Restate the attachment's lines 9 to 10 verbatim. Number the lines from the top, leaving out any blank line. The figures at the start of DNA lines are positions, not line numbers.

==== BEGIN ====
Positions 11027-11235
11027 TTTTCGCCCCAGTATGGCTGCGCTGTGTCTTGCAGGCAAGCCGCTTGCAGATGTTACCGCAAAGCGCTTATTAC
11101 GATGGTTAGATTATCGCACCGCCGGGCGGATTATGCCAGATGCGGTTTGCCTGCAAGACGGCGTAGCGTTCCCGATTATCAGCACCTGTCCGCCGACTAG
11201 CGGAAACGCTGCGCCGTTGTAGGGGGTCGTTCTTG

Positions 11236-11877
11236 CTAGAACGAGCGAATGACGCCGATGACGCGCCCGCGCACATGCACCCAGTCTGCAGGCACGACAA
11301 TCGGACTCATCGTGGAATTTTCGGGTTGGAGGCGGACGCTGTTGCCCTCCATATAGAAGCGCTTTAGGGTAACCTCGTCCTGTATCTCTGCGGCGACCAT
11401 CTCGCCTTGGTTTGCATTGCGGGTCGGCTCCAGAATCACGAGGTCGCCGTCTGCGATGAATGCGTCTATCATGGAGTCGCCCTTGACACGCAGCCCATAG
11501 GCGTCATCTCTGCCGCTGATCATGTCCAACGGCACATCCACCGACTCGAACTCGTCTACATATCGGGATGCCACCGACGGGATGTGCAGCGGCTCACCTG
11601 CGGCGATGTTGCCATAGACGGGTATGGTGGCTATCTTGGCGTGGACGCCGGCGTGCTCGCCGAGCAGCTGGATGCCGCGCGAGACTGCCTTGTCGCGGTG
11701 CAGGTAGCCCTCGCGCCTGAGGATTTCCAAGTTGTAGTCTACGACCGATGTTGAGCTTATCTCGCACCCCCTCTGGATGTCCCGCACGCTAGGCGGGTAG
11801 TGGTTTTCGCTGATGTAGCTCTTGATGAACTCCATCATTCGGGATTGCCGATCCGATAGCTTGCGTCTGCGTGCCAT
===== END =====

11501 GCGTCATCTCTGCCGCTGATCATGTCCAACGGCACATCCACCGACTCGAACTCGTCTACATATCGGGATGCCACCGACGGGATGTGCAGCGGCTCACCTG
11601 CGGCGATGTTGCCATAGACGGGTATGGTGGCTATCTTGGCGTGGACGCCGGCGTGCTCGCCGAGCAGCTGGATGCCGCGCGAGACTGCCTTGTCGCGGTG